In the environmental assessment, next to the highlighted impacts above, the MTA had written, “No mitigation needed. No adverse effects.” But that assessment — that there was, in effect, no “adverse effects” that would violate National Ambient Air Quality Standards — set off a firestorm of local concern: Rep. Ritchie Torres and City Council Member Amanda Farias said they were adamant that The Bronx could not be a dumping ground as the state moved towards implementing congestion pricing.

The EA noted that the would add electric bus depots in Kingsbridge and Gun Hill Road, which the agency noted would help improve air quality in the Bronx and upper Manhattan, but beyond that, the agency merely promised only to monitor air quality for two years “to determine whether the changes in air pollution can be attributed to changes in traffic” stemming from congestion pricing. And if there were, indeed, changes to air quality, the MTA would then determine “whether more monitoring is necessary.”

But the document obtained by Streetsblog — which has been shown to environmental justice leaders, as well as elected officials, yet has remained under wraps as the federal government prepares to sign off on congestion pricing — goes much further than mere monitoring.

The $130-million, five-year package offers extensive details about how the MTA is showing federal regulators that they are serious about ensuring no impact on The Bronx from congestion pricing. Under the heading, “Investment Commitments if a tolling structure is adopted that increases truck traffic in EJ communities,” the MTA promises it would:

  • Eliminate the overnight toll, which would cost the agency more than $30 million.
  • Replace refrigeration units at Hunts Point and expanding the clean truck voucher program ($30 million). A commitment to greening Hunts Point is already part of a larger overall program run by the city Economic Development Corporation.
  • Add electric truck charing infrastructure in locations to be determined ($10 million, which is the only part of the package that will not be funded with congestion pricing money).
  • Add roadside vegetation and renovate parks and green space ($20 million).
  • Install air filtration units in schools near highways ($10 million).
  • Build an “asthma case management program and center” in The Bronx ($25 million).

It’s unknown what other mitigation offers the MTA is making, and the agency is staying tight-lipped about the process.

“We continue to work for environmental justice, while reducing pollution and traffic in the most congested area of the country, and won’t comment on speculation regarding an ongoing process,” said MTA spokesperson Tim Minton.

It is unclear if the new slate of mitigation promises will satisfy Torres or others, including Mayor Adams, who supports congestion pricing, but has said that his top priority with congestion pricing was to “get it right for the Bronx.”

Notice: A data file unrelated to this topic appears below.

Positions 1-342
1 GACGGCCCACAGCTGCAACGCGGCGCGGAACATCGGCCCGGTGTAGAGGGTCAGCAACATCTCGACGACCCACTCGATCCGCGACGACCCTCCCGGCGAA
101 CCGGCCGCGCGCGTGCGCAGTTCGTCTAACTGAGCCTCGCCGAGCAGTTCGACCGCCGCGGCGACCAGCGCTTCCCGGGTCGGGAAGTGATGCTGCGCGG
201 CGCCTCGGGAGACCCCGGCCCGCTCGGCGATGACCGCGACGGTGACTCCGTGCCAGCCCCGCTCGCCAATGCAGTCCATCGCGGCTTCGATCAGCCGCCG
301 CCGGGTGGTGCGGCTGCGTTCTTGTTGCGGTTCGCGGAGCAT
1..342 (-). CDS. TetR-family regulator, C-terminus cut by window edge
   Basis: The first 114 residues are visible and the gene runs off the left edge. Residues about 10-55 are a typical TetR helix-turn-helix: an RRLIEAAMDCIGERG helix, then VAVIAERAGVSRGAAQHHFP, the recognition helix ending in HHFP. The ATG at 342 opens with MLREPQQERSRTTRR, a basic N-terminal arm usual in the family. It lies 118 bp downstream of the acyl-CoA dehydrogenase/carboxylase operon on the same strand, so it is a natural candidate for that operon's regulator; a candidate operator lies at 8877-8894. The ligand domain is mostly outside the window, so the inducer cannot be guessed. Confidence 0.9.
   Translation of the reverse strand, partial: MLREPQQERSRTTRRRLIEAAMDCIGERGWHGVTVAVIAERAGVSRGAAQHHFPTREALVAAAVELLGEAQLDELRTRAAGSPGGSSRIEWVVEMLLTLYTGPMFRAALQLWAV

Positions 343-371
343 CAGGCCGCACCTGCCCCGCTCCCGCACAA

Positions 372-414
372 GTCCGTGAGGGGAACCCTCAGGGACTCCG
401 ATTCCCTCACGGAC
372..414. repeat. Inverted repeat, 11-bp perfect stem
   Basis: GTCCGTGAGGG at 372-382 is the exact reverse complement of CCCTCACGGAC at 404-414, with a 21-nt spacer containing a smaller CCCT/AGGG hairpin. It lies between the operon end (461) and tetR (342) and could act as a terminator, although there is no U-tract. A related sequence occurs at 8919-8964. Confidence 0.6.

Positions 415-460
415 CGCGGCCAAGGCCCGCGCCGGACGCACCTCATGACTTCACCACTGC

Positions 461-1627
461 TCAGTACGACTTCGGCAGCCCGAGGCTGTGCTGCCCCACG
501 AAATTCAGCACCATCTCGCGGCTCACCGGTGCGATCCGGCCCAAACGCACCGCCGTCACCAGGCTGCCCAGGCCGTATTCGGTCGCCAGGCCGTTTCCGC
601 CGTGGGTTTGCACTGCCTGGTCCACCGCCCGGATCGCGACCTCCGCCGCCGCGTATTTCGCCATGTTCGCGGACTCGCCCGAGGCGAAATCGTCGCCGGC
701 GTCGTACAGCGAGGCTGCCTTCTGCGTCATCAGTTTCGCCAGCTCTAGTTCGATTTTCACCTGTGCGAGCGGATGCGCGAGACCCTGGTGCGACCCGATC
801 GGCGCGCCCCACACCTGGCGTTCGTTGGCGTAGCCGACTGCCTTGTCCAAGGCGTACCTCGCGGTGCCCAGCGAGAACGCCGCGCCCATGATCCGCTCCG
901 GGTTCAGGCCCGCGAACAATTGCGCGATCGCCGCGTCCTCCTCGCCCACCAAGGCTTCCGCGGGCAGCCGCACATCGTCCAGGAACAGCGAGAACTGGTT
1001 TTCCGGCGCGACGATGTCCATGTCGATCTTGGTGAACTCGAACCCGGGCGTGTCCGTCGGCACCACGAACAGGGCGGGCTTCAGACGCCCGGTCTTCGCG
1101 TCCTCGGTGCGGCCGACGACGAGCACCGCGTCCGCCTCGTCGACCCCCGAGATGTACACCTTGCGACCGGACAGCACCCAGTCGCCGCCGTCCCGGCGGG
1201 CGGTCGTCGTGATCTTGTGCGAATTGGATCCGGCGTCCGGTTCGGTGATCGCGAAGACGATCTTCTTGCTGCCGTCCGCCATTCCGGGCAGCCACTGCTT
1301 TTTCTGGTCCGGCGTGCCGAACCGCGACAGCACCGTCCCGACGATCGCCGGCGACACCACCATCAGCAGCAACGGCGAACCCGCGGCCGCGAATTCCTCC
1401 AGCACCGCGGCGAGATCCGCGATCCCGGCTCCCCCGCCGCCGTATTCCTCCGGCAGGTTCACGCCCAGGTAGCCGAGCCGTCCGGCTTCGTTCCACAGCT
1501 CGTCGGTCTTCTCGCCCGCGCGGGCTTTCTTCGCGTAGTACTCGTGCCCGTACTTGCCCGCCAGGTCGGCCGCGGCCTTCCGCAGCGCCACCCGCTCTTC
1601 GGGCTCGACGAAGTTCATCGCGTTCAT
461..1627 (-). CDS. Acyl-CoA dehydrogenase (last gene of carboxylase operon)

The potential for congestion pricing to burden the south Bronx with even more truck traffic was an unexpected blow to the program, which has had to thread a tight needle from the moment it was first proposed in Albany through the environmental assessment. Even ardent congestion pricing supporters have felt the need to prod the MTA to ensure that the toll doesn’t worsen air quality in one of the areas of the city that bears the burden of car and truck traffic packing a pair of highways.

Torres, a supporter of the idea, held a press conference shortly after the environmental assessment came out to demand mitigation, though he stressed he was critiquing the expected impact of the toll and not the idea itself. A spokesperson for the south Bronx representative said that Torres is still involved in the mitigation talks.

“Our team continues to engage in constructive negotiations with the parties involved over the best strategies for mitigating the environmental impacts on the Bronx, but nothing is final just yet,” said Torres spokesperson Jacob Long.

Of course, mitigating the potential for a small increase in truck traffic in The Bronx does nothing to fix the larger environmental issues in a borough that is already choking on truck traffic. Even if congestion pricing wasn’t implemented, the MTA’s environmental assessment predicts that 27,592 trucks pass through the Cross Bronx corridor every day. As a result, the entire area is burdened by some the city’s worst pollution:

Chart: NYC Department of Health
Chart: NYC Department of Health

The overall mitigation package even has the support of critics who believe the MTA’s environmental assessment has overestimated the air quality impacts on the South Bronx.

“Just about any policy initiative to cut South Bronx pollution is good and also overdue,” said congestion pricing scholar and traffic analyst Charles Komanoff, who previously argued that region wide traffic reductions would actually result in better overall air quality in the Bronx.

“But tying these programs to congestion pricing is shaky, because traffic volumes and emissions in the South Bronx are going to be less, not more, with congestion pricing. The discourse saying it will be more is an artifact of the MTA’s bungled EA. That said, if it takes a mishandling of the congestion pricing modeling to win long-overdue pollution reductions, so be it.”